Using the Yellow-River-Source National Park (YRSNP) as a study site, an unmanned aerial vehicle (UAV) remote sensing and line transect method was used to investigate the number of wild herbivorous animals and livestock, including the kiang (Equus kiang
) and Tibetan gazelle (Procapra picticaudata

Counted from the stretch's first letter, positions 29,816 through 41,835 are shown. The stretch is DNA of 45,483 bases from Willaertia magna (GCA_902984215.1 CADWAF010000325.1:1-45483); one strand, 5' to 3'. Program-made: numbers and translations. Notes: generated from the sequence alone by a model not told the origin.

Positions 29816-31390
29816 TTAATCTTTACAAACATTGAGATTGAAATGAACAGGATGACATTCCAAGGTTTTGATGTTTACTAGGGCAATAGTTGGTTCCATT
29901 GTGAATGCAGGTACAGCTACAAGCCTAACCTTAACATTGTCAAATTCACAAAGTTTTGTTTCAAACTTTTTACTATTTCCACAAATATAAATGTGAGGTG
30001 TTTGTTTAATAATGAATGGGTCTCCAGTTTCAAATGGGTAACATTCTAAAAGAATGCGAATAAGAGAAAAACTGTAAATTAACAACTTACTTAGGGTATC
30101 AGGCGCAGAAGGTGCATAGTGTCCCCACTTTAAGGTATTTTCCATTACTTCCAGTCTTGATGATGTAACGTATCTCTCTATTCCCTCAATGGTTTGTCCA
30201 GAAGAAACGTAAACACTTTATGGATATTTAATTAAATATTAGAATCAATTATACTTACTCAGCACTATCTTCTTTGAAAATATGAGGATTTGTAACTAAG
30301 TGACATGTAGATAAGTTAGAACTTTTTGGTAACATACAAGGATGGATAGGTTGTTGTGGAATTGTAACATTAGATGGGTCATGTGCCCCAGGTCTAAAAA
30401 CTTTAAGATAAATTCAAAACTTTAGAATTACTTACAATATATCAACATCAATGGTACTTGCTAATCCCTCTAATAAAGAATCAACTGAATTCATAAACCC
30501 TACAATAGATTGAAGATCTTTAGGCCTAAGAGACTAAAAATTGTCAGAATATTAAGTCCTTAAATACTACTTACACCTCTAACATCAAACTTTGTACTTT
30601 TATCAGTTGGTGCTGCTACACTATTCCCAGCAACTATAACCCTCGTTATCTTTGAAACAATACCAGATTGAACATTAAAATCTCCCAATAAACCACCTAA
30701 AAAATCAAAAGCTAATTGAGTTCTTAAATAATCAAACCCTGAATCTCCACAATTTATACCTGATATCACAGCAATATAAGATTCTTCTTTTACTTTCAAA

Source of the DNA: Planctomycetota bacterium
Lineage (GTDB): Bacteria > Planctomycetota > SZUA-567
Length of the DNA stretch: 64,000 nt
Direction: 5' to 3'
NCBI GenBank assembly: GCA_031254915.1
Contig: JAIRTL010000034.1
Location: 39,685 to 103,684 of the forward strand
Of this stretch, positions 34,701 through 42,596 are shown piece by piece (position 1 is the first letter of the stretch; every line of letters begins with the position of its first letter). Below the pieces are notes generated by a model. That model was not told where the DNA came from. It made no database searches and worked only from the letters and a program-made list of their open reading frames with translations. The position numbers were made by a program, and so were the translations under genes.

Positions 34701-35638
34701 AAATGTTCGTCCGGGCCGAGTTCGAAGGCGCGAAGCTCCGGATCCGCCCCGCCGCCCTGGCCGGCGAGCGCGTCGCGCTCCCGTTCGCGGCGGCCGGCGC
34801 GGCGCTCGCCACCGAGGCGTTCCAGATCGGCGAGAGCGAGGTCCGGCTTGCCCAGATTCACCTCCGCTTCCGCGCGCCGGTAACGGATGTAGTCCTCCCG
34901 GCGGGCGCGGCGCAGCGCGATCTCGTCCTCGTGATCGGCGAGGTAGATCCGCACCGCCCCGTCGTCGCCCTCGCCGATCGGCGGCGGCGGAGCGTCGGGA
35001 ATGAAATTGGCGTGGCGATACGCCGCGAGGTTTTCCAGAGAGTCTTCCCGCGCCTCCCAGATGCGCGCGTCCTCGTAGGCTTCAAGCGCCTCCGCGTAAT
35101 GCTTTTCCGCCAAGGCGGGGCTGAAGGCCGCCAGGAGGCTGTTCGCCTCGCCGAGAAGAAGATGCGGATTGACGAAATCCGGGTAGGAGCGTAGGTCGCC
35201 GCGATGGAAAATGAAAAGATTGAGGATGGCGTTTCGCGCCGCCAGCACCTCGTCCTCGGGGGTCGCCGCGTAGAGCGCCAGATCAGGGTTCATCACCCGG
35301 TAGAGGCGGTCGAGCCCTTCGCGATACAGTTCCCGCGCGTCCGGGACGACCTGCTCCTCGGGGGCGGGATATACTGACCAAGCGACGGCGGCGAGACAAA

). A downscaling algorithm was used to generate the forage yield data in YRSNP based on a 30-m spatial resolution. On this basis, we estimated the forage–livestock balance, which included both wild animals and livestock, and analyzed the effects of functional zone planning in national parks on the forage–livestock balance in YRSNP. The results showed that the estimates of large herbivore population numbers in YRSNP based on population density in the aerial sample strips, which were compared and validated with official statistics and warm season survey results, indicated that the numbers of kiangs and Tibetan gazelles in the 2017 cold season were 12,900 and 12,100, respectively. The numbers of domestic yaks, Tibetan sheep, and horses were 53,400, 76,800, and 800, respectively, and the total number of sheep units was 353,200. The ratio of large wild herbivores and livestock sheep units was 1:5. Large wild herbivores have different preferences for functional zones, preferring ecological restoration areas consisting mainly of sparse grassland. The grazing pressure indices of the core reserve areas and ecological restoration areas were 0.168 and 0.276, respectively, indicating that these two regions still have high grazing potential. However, the grazing pressure index of the traditional utilization areas was 1.754, indicating that these grasslands are severely overloaded. After the planning and implementation of functional zones, the grazing pressure index of YRSNP was 1.967. Under this measure, the number of livestock was not reduced and the grazing pressure nearly doubled, indicating that forage–livestock conflict has become more severe in YRSNP.
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